STOP the War on Children

July 4, 2011

Christian Faith: America’s “Particular Strength”

By Dr. Karen Gushta

 

Christian faith equals liberty. That’s not how some see it today, but Frenchman Alexis de
Tocqueville said the two were closely linked. “The Americans combine the notions of
religion and liberty so intimately in their minds,” he wrote, “that it is impossible to make
them conceive of one without the other.”

De Tocqueville made this observation in his classic Democracy in America published in
two volumes in 1835 and 1840 after he toured America, hoping to see just “what a great
republic is.” De Tocqueville saw from afar that America had achieved what the French
revolution had failed to do—a society of “almost complete equality of social conditions.”
So he decided to take a closer look.

In the course of his nine-month itinerary, de Tocqueville visited every major region of
America east of the Mississippi.  He traveled the eastern seaboard, saw the then “frontier”
in Michigan and Wisconsin, visited the thriving mid-western river city of Cincinnati, and
toured through the south stopping at Nashville and Memphis on his way to the deep-south
port of New Orleans at the mouth of North America’s largest river.

De Tocqueville experienced adventure that foreign to his aristocratic upbringing. While
on the frontier he stayed in the rough accommodations of a log cabin, and one of the
steamboats he was on sank. Yet, he also had the opportunity to converse with America’s
best thinkers including John Quincy Adams and Daniel Webster. He met President
Andrew Jackson and interviewed future president of the Republic of Texas and governor
of the state of Texas, Sam Houston. Houston was living at the time among the Cherokee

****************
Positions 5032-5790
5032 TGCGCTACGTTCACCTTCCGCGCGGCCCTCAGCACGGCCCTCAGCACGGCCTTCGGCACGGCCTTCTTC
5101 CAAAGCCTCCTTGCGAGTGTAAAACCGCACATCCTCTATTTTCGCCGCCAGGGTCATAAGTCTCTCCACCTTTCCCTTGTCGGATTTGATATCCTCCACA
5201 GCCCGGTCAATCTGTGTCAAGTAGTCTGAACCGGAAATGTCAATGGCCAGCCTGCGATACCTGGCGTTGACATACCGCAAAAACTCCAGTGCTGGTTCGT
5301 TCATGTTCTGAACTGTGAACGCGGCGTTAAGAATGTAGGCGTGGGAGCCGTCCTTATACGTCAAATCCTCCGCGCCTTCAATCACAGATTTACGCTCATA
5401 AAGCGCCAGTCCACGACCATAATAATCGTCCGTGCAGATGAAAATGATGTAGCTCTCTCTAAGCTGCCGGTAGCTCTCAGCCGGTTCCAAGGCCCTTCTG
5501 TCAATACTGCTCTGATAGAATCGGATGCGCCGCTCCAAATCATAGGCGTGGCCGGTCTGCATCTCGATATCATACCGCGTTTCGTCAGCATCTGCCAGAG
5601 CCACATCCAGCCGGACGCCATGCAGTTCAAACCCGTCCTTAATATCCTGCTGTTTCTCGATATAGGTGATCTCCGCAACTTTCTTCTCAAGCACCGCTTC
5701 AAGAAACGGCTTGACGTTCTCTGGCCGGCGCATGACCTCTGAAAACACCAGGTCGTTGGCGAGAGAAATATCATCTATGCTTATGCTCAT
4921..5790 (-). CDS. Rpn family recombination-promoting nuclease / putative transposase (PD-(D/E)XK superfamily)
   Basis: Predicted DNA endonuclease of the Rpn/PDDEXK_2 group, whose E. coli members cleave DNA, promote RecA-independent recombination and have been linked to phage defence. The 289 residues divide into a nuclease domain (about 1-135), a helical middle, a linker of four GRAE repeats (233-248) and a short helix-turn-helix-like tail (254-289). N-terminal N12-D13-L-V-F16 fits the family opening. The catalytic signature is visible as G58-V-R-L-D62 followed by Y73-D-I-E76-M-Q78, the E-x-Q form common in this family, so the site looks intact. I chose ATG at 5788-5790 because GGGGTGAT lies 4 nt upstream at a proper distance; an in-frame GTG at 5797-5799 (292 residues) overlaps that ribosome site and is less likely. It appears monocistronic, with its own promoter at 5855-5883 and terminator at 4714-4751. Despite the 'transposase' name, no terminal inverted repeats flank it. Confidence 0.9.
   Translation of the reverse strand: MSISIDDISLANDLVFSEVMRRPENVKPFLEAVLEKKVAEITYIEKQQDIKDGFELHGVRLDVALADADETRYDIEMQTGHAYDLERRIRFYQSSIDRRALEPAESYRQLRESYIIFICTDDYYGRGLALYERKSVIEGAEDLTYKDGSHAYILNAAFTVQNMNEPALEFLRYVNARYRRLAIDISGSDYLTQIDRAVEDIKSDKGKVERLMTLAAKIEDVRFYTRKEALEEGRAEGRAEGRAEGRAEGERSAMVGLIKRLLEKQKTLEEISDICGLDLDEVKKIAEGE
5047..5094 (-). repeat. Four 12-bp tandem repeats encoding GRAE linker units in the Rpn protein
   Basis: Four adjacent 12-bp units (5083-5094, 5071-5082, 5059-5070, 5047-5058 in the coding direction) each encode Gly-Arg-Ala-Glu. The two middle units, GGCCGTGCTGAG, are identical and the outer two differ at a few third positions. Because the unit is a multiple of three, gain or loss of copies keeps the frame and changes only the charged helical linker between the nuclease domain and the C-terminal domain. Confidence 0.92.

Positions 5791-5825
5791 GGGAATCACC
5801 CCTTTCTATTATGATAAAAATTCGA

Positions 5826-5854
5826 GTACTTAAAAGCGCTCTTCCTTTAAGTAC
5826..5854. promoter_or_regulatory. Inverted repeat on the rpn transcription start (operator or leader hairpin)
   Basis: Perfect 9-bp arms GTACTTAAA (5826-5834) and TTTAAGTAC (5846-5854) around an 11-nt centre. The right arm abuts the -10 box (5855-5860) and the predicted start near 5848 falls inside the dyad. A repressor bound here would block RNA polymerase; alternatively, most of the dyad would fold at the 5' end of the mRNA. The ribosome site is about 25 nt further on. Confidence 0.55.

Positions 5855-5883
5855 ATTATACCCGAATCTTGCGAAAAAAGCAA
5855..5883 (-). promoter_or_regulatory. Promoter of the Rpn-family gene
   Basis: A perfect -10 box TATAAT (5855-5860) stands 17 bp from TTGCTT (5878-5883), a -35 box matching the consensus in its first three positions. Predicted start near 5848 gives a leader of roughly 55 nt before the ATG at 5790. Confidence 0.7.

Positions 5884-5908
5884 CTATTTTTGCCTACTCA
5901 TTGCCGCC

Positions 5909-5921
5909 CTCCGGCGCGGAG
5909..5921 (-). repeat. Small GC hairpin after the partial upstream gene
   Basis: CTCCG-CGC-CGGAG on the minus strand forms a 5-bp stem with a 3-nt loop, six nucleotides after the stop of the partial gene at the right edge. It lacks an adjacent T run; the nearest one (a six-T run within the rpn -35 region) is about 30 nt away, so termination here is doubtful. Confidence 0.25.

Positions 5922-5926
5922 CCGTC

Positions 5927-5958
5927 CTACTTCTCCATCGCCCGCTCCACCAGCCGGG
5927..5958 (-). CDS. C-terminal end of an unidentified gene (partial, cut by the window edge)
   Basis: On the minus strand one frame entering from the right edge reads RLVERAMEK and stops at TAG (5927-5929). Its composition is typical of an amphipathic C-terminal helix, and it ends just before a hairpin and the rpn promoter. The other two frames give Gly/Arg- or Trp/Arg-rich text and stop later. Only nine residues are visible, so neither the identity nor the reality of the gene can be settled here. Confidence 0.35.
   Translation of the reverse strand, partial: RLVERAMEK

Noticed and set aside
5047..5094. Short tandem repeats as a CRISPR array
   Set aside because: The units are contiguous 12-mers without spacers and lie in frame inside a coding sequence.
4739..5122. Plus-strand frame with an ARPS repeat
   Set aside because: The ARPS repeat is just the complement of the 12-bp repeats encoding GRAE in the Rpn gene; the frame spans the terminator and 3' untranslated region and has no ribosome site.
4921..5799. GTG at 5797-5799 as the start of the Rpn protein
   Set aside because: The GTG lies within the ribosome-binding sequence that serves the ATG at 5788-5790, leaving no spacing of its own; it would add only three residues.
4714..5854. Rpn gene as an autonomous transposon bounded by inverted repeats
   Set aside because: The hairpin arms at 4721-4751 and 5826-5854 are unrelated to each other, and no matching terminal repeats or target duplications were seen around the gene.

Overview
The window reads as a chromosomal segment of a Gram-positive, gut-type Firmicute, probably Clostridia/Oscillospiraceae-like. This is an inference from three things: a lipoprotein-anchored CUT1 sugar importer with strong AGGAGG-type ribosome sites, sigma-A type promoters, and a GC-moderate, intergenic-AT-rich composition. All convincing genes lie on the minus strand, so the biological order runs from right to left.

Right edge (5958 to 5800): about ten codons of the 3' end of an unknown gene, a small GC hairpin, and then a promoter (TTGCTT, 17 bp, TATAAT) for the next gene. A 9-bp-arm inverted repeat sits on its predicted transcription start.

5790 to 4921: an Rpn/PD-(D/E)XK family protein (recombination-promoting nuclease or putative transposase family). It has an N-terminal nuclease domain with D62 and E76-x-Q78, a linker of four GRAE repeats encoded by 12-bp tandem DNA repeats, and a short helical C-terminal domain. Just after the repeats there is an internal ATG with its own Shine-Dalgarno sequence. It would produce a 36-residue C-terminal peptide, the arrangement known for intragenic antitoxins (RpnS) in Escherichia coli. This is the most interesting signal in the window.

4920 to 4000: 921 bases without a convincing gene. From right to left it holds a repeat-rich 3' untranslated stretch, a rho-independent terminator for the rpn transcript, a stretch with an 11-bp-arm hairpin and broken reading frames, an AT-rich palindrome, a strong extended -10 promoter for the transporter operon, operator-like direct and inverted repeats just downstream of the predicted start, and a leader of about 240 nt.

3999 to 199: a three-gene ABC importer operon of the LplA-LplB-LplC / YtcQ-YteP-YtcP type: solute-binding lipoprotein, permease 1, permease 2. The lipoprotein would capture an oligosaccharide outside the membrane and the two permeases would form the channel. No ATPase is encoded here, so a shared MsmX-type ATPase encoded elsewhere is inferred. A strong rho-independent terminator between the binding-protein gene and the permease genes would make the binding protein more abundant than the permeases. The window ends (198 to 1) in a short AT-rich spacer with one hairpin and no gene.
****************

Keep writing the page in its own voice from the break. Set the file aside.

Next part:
in the Arkansas Territory and operating a trading post on the Arkansas River. De
Tocqueville also had the opportunity to meet the last living signer of the Declaration of
Independence, the wealthy Maryland landowner Charles Carroll of Carrollton, just before
he died in 1832 at age 95.

Democracy in America is a rich portrait of a nation that had not yet celebrated the fiftieth
anniversary of the writing of its constitution. A nation bursting with energy and strength,
fueled by faith—faith in itself and its own exceptionalism, and faith in the God who was
recognized by its founders to have played a divine role in its founding.

Yet de Tocqueville wondered whether America could escape the inexorable drive of the
democratic spirit—the spirit of liberté, égalité, fraternité, which fueled the French
revolution. When the French cast off the restraints of Christian religion by crushing the
church, killing its leaders, and declaring worship of the “goddess of Reason,” that
democratic spirit led to tyranny and despotism.

The revolution in France ended in 1799 and by the time de Tocqueville visited America
30 years later, his country had gone through three different systems of government: the
Consulate, the Napoleonic Empire, and the Bourbon Restoration of King Charles X.
Then, in 1830, just prior to de Tocqueville’s arrival in America in 1831, Charles X was
overthrown by a populist backed coup d’état and Louis-Philippe I, a member of the
Orleans branch of the House of Bourbon, was placed on the throne under a constitutional
monarchy.

Louis-Philippe started well, reportedly having said, “We will attempt to remain in a juste
milieu (the just middle), in an equal distance from the excesses of popular power and the
abuses of royal power.” By 1848 Louis-Philippe had lost “the middle” and his abuse of
royal power led to his forced abdication and exile to England and the French established